Growing your own Organic Sprouts

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For Christmas, my sweet husband bought me a grow your own sprouts kit… Well, actually, I picked it out, told him I wanted it, and he told me to go ahead a buy it for myself, wrap it and put it under the tree… I guess it doesn’t matter how it got there. The bottom line is I love adding fresh sprouts for my salad and now I can grow my own.

There are a great many benefits to eating sprouts.  Experts estimate that there are up to 100 times more enzymes in sprouts than there are in traditional fruits and veggies.  The protein quality is also higher, and the vitamin and fiber content increases substantially over traditional fruits and vegetables.  Sprouts also help to maintain alkalinity in the body.  And while I am not a doctor, I have read studies that indicate broccoli sprouts may be helpful if you are fighting cancer**.

I ordered the kit pictured above from www.seedsnow.com and in retrospect, I didn’t really NEED the kit. I already had most of the items needed around my house aside from the seeds. The kit was handy because it came with everything I needed, but I wasn’t completely happy with my purchase.  It was advertised as non-GMO (true) and organic, but actually only one of the seed packets was organic.

I would recommend ordering just the organic non-gmo sprouts from www.seedsnow.com and sourcing the rest of the materials yourself. It would likely save you money and wouldn’t be too difficult to do. So here is what you will need:

  • Organic, non-gmo sprouting seeds
  • A large mason jar
  • Some sort of mesh to cover the mouth of your jar
  • A towel
  • Water

Step by Step Directions

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Step One:

Measure out sprout seeds. I used small alfalfa sprout seeds, so I used 2 Tbsp of seeds. For larger seeds, like peas, you may need up to ¼ cup.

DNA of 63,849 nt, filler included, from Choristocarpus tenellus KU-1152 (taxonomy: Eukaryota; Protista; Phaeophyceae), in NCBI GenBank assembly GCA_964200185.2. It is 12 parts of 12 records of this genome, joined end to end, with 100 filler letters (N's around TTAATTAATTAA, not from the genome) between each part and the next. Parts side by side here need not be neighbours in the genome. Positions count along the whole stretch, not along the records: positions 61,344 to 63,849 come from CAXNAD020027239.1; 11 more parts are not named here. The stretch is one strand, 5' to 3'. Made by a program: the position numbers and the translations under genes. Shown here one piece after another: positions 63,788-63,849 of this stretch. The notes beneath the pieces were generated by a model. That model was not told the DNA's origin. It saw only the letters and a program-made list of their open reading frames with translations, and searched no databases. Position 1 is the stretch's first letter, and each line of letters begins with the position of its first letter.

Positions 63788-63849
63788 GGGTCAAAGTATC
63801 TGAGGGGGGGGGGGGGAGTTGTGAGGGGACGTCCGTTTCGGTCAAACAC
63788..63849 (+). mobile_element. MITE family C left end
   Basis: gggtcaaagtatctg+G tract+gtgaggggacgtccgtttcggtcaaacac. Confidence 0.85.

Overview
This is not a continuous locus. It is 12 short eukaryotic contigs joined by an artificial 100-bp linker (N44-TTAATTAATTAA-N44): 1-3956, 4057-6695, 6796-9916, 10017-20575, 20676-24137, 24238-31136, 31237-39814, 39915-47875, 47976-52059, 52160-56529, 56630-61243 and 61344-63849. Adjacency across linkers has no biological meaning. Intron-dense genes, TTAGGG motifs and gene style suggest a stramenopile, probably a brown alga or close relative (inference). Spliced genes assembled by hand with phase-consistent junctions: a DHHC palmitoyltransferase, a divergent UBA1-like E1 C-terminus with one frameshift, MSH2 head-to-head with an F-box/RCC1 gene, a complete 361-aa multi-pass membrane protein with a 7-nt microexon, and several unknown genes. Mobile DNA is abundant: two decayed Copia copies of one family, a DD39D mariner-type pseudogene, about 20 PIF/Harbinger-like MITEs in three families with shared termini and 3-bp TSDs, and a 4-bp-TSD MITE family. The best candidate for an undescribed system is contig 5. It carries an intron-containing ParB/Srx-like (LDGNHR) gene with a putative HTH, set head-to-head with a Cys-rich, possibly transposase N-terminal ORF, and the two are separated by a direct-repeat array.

Step Two:

Put your seeds into the ball jar and cover them with water.  There should be about an inch of water over the top of the seeds.  Screw on the lid with mesh covering attached and allow to sit overnight, 8-12 hours.  Cover the entire jar with a small towel during the entire process (the sprouts should be kept out of the light as much as possible during the process).

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Step Three:

In the morning, drain all of the water off the sprouts and rinse them with fresh water – you can leave them in the jar while you rinse them.  Drain the excess water and turn the jar onto it’s side and shake the jar to spread out the seeds evenly.  They should be damp but there should be no standing water.  Cover with the towel.

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Step Four:

Over the next three to five days, remember to rinse the sprouts 2-3 times per day, and always leave the jar on it’s side, covered with a damp towel.  Again, you can leave the sprouts in the jar to rinse them; just be sure to drain the excess water.  By the fourth or fifth day, your jar should be full of organic sprouts to enjoy any way you choose.  After the fifth day, I did leave mine in the jar, uncovered in the fridge.  I’m not sure what the correct procedure is for storing them but this has worked well for me.

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These organic sprouts are a great addition to any clean eating, organic, non-gmo meal plan.  Enjoy!

**Side note – the American Cancer Society does not recommend sprouts in your diet if you have a weakened immune system such as occurs during chemotherapy.  While there are a great many benefits to eating sprouts, be sure to consult your doctor first if you fall into this category.

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5 thoughts on “Growing your own Organic Sprouts

    • Amy Allen says:

      Leave them in the jar – I just put my jar under the faucet and let water run directly into the jar, then dumped it out. The screen keeps the seeds/sprouts in the jar but lets the water out!

  1. Jackie Hurd says:

    Thanks for sharing Amy! I should give this a try… I am always hesitant about grocery store sprouts because they go bad within a day or two of bringing them home so it will be nice to be able to grow them myself!

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